Translation:I can speak a little bit of Chinese.
"I can speak Chinese a little" would be an correct alternative. Reported on Nov. 18. 2017.
Should be accepted. In fact, I speak a little bit of Chinese is not typical English.
汉语 is Mandarin (because there are dialects, like Cantonese or Shanghainese). 中文 is Chinese. I wrote Mandarin and they marked me wrong like is my second language is English my first is Mandarin FIGHT ME
I don't agree that 汉语 is Mandarin which is 普通话. 汉语 is the Chinese language since 汉 refers to all Han Chinese who don't all speak Mandarin. 中文specifically refers to written Chinese (i.e. the characters).
I agree that 汉语 is Mandarin. I too keyed in Mandarin and got it wrong. I reported it. But knowing that the Duo people who are doing this is from Mainland China, I think Mandarin for them is 普通话 bu tong hua.
But to be more specific, 语 "yu" refers to spoken languages whereas 文 "wen" refers to the whole language itself (both written and spoken).
So, when you want to say "I speak..." you use 语 as in 英语 (English), 汉语(Mandarin) etc.
And when you want to say "I am learning...(a language)" you would use 文 as in 中文(Mandarin/Chinese), 英文 (English).
Finally, dialect in Mandarin is 方言 fang yan. So you would use this to refer to Cantonese, Hakka, Hainanese, etc.
Cantonese and Hakka are not dialects of Mandarin. Sichuanese is a dialect of Mandarin. Cantonese, Hakka, and Mandarin are independent Chinese languages. I'm not sure about Hainanese.
Hanyu literally means "language of the Han". The Han are the majority ethnicity of China and speak several languages, each of which has dialects. There are also non-Han languages spoken by the various ethnic minorities, most of which also have their own various dialects.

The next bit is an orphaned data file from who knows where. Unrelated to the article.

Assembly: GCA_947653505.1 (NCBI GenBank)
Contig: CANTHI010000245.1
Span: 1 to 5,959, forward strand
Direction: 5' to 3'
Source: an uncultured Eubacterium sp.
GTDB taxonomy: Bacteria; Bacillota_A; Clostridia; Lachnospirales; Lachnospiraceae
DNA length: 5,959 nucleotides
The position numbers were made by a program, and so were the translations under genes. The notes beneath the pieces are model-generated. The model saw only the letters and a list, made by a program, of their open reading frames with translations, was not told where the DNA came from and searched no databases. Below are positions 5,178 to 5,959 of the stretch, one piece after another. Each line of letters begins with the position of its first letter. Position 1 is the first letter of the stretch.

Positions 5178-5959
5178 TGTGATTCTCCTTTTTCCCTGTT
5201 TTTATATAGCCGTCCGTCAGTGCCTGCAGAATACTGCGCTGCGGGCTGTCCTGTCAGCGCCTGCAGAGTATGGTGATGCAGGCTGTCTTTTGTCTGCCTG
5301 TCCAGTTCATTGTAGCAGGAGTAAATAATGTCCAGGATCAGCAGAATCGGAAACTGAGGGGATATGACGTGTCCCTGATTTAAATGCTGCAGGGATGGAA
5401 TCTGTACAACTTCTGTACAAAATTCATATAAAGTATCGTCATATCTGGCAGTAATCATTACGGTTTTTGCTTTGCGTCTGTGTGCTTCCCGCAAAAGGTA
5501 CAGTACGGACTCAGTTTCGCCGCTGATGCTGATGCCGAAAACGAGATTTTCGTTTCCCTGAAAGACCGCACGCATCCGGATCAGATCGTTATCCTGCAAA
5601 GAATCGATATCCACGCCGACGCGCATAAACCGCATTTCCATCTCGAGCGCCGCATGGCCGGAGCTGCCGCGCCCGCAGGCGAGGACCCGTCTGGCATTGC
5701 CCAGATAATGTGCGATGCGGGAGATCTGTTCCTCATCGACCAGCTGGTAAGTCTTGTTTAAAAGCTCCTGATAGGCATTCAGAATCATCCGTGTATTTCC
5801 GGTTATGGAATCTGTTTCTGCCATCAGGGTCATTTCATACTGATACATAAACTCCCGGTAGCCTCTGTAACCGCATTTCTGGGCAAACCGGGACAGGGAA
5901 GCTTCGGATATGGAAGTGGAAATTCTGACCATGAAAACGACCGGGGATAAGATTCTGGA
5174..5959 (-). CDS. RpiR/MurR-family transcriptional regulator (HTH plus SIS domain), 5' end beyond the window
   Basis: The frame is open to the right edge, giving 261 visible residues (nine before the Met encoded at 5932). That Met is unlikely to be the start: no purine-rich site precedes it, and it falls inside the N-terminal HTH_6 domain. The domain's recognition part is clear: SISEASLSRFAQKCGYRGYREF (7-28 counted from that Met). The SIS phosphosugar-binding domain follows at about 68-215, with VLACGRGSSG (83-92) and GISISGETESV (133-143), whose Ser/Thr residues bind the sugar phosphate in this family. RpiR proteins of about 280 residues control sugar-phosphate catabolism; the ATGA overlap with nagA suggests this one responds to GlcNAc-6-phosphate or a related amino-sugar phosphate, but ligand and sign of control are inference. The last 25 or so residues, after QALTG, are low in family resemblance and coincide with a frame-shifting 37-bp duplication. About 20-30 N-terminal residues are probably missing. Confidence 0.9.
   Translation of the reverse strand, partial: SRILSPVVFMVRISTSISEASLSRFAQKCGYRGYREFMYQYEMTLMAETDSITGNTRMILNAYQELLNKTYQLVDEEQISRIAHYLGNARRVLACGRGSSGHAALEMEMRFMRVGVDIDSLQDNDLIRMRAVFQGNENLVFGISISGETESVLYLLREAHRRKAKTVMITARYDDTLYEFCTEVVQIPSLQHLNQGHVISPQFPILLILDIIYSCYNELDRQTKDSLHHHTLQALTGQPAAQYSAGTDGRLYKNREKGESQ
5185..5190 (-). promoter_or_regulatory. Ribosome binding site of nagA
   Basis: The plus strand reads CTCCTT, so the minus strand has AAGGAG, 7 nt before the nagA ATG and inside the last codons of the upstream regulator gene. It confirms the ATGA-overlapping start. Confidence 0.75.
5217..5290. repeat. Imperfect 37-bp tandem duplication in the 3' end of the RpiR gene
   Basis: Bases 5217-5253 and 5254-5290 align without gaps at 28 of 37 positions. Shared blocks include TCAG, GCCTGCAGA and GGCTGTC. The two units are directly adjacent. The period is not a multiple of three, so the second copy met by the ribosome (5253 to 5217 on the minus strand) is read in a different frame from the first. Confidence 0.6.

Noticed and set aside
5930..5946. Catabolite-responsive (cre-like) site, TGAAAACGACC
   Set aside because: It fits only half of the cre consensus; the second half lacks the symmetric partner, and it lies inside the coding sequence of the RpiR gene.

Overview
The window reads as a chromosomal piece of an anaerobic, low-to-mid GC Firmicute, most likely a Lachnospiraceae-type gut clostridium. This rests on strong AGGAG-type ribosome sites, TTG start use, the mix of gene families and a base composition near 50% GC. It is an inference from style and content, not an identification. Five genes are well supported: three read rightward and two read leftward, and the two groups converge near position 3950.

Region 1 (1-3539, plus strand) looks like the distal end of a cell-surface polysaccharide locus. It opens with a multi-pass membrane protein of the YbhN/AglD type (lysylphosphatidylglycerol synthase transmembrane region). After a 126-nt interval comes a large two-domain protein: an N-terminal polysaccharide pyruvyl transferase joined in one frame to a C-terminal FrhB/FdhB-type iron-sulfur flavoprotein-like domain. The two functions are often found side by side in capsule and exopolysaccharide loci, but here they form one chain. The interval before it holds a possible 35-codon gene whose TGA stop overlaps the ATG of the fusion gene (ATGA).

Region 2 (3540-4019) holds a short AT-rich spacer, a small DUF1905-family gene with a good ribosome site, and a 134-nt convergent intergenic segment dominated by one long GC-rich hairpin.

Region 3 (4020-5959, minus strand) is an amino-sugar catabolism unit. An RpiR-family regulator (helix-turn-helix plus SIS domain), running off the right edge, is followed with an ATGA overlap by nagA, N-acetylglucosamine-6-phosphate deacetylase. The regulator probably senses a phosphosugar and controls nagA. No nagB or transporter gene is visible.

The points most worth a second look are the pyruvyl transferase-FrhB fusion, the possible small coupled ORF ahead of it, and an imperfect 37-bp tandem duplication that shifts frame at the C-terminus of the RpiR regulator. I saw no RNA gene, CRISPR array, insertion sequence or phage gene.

Nah man. Cantonese and Hakka can be considered as dialects of Chinese, at least to me as someone with both Cantonese and Hakka speaking family members. I guess it depends on who you're asking, since several Chinese classmates consider them to be seperate from Mandarin.
@hippietrail You may have a point here. I have read somewhere that Hakka and Cantonese have been used as court languages by some earlier emporers. Furthermore, there are variants of Hakka that can be considered as sub-dialects.
会 can mean can (know how), or will. Without context, wouldn't "I will speak a little bit of Chinese", be okay?
Yes, but. 會 expresses a learned skill or future occurance. But typically, the future tense use expresses "possibility" or a trend. Your example would more often mean "theres a good chance I will speak chinese sometime in the future" A phrase much more rare than the option allowed here.
我會說一點兒漢語。 In Taiwan "兒" is seldom used. Besides, "漢語" is not a common word in Taiwan, when you use "中文" without any detailed context, we assume that you mean "Mandarin Chinese".
汉语 is used to make a compound word, for example, 汉语拼音pinynlin. Very few people would say they speak 汉语, that would sound somewhat pretentious.
I'm interested, do others agree this is the case or are there various views?
It depends how pedantic you are. Most of the time you can use them interchangeably, but technically 语 refers to the spoken language and 文 to the spoken and written language. If you say 英语 it means you can speak English, if you say 英文 it could imply that you're good in both.
There's multiple ways to express "can", and most words in Chinese or any other language have more than one meaning.
It would still be good to hear from a native speaker on this though.